News Article

US Officials Object to Mexico’s Energy Investment Barriers

By Cas Biekmann | Tue, 01/19/2021 - 09:14

Three officials from Donald Trump’s administration have issued a formal letter to the Mexican government regarding blocked investments in the private energy sector. Impediments have damaged Mexico’s “investment climate” and breach the USMCA agreement, claimed Secretary of State Mike Pompeo, Secretary of Energy Dan Brouillette and Secretary of Commerce Wilbur Ross, according to Reuters.

The letter that dates from Jan. 11 is addressed to Rocío Nahle, Minister of Energy; Marcelo Ebrard, Minister of Foreign Affairs and Minister of Economy Tatiana Clouthier. It warns that several actions taken by the Mexican government could risk millions of dollars in investments. The officials have paid close attention to López Obrador’s alleged instructions for regulators to block permits for private producers in favor of state-owned PEMEX and CFE. “If true, this would be deeply troubling and raise concerns regarding Mexico’s commitments under USMCA,” the letter reads.

In October 2020, Reuters reported that 40 US lawmakers wrote a letter to President Donald Trump expressing concern over this situation. Private energy investment has been under much debate since López Obrador’s administration came into power. The previous administration enacted the 2014 Energy Reform, allowing private companies to enter the Mexican energy market and compete with PEMEX and CFE. López Obrador has often criticized the reform, arguing that it mostly fostered corruption and unfairly weakened the state production companies. Since the start of his administration, various steps have been taken to “level the playing field,” even though these measures have been met with amparos. Most recently, CFE stated that CENACE had asked it to reduce renewable energy participation to the grid during low demand. The state utility pointed toward private renewable production as the main culprit for a blackout that left 10.3 million Mexicans without power in late December.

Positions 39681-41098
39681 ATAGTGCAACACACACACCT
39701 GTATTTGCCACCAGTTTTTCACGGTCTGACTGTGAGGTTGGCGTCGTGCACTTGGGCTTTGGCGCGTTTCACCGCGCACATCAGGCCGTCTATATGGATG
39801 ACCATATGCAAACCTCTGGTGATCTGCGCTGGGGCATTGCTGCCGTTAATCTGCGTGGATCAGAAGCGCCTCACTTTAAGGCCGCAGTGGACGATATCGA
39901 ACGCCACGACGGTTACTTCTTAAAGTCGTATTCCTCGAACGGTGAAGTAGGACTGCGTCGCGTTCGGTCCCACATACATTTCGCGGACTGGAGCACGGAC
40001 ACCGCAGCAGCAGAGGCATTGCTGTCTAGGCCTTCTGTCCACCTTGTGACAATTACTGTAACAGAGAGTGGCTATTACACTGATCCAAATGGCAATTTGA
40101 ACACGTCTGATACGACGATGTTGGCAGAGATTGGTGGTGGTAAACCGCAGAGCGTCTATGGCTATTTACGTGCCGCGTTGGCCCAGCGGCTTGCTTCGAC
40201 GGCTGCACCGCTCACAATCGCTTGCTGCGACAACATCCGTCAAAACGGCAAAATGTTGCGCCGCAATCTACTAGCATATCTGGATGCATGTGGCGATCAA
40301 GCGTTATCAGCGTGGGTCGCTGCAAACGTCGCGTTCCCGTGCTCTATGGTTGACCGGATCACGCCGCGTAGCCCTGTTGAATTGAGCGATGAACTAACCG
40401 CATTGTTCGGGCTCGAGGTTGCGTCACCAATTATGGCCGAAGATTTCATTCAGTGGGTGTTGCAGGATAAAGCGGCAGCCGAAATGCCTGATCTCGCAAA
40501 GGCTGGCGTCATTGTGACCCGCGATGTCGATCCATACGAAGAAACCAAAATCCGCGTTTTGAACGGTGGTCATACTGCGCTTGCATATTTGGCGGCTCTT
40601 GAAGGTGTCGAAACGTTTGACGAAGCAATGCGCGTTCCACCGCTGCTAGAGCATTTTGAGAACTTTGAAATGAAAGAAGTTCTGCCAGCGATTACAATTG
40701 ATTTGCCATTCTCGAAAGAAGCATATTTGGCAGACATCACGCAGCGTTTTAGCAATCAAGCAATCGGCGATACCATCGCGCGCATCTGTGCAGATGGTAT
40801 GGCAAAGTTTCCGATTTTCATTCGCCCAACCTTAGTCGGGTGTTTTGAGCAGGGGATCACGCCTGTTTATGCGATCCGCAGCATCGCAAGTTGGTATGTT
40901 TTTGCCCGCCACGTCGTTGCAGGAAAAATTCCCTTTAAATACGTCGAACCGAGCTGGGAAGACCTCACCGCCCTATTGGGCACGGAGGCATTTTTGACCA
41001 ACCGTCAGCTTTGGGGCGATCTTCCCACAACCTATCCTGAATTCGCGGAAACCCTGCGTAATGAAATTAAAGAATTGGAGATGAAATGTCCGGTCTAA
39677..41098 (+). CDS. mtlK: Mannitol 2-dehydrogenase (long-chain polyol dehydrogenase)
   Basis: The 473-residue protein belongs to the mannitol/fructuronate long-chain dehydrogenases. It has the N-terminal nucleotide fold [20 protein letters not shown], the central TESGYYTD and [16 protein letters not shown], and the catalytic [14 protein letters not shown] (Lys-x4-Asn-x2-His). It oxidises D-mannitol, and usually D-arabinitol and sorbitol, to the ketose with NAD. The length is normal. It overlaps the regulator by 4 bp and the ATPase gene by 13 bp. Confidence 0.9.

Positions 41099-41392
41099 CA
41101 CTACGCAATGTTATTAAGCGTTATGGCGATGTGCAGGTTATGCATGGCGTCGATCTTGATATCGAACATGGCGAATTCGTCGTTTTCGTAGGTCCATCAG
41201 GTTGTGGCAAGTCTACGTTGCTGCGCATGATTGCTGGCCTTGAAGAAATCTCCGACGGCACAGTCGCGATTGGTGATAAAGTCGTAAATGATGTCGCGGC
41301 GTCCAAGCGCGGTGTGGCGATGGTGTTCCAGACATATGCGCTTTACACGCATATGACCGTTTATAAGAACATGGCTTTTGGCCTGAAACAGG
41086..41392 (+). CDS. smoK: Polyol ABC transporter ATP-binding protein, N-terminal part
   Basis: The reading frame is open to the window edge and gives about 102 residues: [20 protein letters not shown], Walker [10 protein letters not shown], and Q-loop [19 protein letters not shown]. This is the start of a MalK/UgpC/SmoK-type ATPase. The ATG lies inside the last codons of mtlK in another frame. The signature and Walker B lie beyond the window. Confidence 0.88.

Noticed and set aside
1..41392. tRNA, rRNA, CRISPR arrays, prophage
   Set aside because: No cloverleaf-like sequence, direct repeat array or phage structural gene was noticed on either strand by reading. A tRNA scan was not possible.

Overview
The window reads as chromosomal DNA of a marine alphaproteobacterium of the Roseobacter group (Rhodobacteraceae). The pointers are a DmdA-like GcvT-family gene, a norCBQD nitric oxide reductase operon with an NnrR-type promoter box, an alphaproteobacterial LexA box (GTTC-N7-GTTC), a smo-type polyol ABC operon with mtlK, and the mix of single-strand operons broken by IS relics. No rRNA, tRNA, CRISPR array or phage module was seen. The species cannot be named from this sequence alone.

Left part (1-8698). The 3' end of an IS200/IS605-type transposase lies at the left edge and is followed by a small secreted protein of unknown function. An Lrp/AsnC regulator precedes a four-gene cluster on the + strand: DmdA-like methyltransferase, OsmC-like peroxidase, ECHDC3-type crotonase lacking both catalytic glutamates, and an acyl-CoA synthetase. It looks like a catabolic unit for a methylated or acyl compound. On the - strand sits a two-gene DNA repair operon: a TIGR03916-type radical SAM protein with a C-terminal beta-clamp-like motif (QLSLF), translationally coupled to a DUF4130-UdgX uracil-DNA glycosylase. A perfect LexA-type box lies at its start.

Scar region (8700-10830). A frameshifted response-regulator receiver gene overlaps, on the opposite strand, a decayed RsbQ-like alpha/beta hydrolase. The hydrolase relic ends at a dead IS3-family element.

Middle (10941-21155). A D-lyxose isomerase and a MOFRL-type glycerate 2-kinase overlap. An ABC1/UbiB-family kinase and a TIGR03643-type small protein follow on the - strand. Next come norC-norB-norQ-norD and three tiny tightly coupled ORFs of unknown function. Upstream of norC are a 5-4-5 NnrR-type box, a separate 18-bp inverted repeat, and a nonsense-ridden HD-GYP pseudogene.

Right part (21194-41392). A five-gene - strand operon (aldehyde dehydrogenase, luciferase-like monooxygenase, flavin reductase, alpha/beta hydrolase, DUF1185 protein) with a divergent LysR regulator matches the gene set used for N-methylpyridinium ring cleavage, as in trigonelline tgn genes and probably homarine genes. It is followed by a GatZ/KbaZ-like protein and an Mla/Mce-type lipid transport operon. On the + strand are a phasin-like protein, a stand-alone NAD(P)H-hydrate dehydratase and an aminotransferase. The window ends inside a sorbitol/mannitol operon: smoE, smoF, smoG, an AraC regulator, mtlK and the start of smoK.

Nahle responded to the letter on her Twitter account, highlighting that “within the framework of its powers, the government of Mexico implements an adequate energy balance within its national territory.” “The relationship with the US within USMCA regarding energy matters is one of respect for the constitutional norms of each country, as specified in the treaty,” she added.

Reuters reported that Mexico could bring up the issue of anti-dumping barriers against its agricultural exports to the US should Mexico’s criticized energy policy is negotiated with the US, said Minister of Economy Tatiana Clouthier. “It means we keep talking within the framework we signed, the free trade agreement, and negotiating about our differences,” Clouthier said.

The US officials will leave office this week as Joe Biden enters office. The question now shifts to how Mexico will relate to the incoming administration. Biden has committed to an ambitious national energy transition plan, requiring US$2 trillion in investment. Even though a minimal Congress majority and a Republican-dominated Supreme Court could obstruct these plans, MBN experts highlight that Biden could still try to influence the international sphere. “Biden will therefore focus on his international agenda, where he has a freer mandate that does not depend on so many internal regulations. He will attempt to make the US’ trade partners, including India, Mexico and Canada, adjust to his policies and leadership. The first areas where he will make changes is in methane emissions, CO2 and mercury from cars, airplanes and boats. This will immediately send a strong message to the world,” said Ramón Basanta, CEO of ATCO Energía, to MBN.

The data used in this article was sourced from:  
Reuters, La Jornada, MBN
Cas Biekmann Cas Biekmann Journalist and Industry Analyst